The tremendous concentration of wealth at one end of the social scale is matched (perhaps overmatched) by a concentration of poverty at the other end.  A dazzling prosperity in the urban rich hardly conceals the infamous and degrading lot imposed upon ... social victims.  No one can look upon this scene with clear eyes and then suppose that justice is being done.”

The author of these lines was victimised much for his radical views.  He was Barrows Dunham and his controversial book was Man Against Myth.  In the introduction to the book, Dunham wrote that “truth has been suffered to exist in the world just to the extent that it profited the rulers of society.”  Each of the eleven chapters of the book deals with one myth each that the rulers of society have imposed as truths on hapless people.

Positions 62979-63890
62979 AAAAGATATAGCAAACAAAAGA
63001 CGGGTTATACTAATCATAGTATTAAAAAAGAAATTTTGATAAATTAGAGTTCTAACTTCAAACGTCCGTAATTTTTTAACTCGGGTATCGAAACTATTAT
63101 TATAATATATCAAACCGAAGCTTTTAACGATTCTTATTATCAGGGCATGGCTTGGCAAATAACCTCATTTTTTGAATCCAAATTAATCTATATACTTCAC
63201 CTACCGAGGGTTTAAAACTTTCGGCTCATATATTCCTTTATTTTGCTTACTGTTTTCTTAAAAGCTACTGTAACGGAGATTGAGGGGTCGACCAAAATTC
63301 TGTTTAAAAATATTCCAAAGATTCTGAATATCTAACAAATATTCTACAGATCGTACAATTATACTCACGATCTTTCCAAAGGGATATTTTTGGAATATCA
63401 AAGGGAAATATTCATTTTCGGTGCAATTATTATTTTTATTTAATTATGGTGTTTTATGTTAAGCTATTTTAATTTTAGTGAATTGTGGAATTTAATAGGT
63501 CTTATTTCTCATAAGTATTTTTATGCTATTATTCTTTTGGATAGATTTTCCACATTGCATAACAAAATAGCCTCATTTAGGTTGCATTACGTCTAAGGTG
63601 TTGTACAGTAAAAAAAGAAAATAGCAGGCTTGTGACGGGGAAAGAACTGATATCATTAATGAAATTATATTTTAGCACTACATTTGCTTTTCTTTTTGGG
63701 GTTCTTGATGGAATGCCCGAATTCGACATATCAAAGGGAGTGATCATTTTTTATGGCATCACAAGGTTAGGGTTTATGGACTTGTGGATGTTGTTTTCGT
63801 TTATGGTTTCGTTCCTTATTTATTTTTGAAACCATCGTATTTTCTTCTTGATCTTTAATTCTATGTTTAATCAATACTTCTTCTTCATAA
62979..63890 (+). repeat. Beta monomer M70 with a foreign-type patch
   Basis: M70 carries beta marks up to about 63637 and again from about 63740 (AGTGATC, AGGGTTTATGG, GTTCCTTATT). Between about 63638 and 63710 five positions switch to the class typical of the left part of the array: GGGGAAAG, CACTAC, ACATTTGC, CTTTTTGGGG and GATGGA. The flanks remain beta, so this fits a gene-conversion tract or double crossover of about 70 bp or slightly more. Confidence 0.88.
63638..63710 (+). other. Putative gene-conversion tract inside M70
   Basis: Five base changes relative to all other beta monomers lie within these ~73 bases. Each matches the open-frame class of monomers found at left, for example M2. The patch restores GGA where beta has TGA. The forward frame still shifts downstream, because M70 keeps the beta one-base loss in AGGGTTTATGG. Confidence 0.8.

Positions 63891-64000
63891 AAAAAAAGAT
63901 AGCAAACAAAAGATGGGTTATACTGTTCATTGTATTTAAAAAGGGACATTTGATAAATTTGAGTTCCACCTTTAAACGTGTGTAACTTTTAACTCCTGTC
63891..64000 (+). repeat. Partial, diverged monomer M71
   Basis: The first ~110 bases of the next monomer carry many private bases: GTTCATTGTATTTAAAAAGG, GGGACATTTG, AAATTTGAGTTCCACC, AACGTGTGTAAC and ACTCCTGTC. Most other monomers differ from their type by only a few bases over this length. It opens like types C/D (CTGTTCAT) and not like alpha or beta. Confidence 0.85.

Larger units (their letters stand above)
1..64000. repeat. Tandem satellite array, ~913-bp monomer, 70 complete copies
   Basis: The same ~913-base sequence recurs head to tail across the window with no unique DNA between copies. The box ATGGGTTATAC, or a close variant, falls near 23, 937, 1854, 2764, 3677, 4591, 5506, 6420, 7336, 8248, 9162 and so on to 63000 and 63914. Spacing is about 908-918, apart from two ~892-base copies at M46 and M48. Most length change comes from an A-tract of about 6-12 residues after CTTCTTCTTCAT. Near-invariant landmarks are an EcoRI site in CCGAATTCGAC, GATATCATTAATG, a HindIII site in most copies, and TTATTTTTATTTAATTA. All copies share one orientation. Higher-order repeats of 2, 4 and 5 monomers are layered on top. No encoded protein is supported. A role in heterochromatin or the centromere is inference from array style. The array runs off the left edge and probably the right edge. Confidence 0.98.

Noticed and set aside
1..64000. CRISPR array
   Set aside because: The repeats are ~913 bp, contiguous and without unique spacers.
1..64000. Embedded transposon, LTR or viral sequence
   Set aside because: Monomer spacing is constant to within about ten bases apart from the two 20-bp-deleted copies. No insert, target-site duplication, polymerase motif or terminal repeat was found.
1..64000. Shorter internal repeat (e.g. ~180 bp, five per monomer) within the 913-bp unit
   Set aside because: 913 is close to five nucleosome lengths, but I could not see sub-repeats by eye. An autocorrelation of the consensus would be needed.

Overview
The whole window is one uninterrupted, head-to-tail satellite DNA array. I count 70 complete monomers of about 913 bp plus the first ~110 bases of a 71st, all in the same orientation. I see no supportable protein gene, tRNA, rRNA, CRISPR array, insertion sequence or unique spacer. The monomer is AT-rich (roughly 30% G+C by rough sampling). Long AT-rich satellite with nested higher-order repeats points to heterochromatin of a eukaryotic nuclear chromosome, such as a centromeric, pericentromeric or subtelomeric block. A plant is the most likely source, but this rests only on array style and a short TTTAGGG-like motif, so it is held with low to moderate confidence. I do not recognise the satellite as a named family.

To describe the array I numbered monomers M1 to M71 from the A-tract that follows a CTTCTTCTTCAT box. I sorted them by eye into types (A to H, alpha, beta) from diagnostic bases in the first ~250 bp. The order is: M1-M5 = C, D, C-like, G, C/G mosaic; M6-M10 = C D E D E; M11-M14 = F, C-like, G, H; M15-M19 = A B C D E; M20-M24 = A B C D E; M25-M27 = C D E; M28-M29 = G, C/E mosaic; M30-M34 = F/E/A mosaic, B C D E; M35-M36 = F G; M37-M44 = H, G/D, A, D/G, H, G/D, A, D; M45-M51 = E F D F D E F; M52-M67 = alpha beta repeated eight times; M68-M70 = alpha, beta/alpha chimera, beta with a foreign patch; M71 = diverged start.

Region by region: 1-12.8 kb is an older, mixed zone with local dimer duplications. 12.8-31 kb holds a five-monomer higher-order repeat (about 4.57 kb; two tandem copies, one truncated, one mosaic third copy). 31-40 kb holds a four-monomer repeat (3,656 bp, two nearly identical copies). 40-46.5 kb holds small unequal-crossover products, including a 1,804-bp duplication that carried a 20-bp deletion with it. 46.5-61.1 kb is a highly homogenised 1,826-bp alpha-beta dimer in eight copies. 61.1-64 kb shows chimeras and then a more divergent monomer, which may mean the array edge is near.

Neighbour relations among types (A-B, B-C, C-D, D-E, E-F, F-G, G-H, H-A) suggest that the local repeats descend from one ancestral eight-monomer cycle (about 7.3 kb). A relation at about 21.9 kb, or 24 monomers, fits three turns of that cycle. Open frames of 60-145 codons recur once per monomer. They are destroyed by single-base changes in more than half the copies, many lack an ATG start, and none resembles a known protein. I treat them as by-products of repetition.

India now has a new government at the centre.  It is a government that came to power promising the citizens “good days”.  Soon after assuming office, the Prime Minister started speaking about the necessity of “bitter medicines” for the country’s ailing economy.  The steep hike in train fares is only the beginning of Mr Modi’s medical prescriptions for the country.  We can expect many, many more such remedial measures.  For example, the Reliance Industries will be allowed to double the price of the fuel from their Krishna-Godavari fields. 

The stock market hit new record heights when Mr Modi’s government took charge.  Because Mr Modi is a well known supporter of the market and its doyens.  When he was the Chief Minister of Gujarat, he took on “large volumes of debt to finance measures that reward select capitalists with tax concessions, cheap credit and substantial infrastructural support.”  [Ref: ‘Euphoria and hard reality’ by C P Chandrasekhar, Frontline, June 13, 2014]

Courtesy: here
The wealth of a handful of Indians quadrupled in the last decade.  Quite many of the middle class reaped dividends in the process.  Those who grew rich by picking up sufficient crumbs dropped from the elite dining tables sang alleluias for the new economic system.  Those who lost their means of livelihood took to crimes, or became Maoists, or found odd jobs that prevented them from dying of starvation.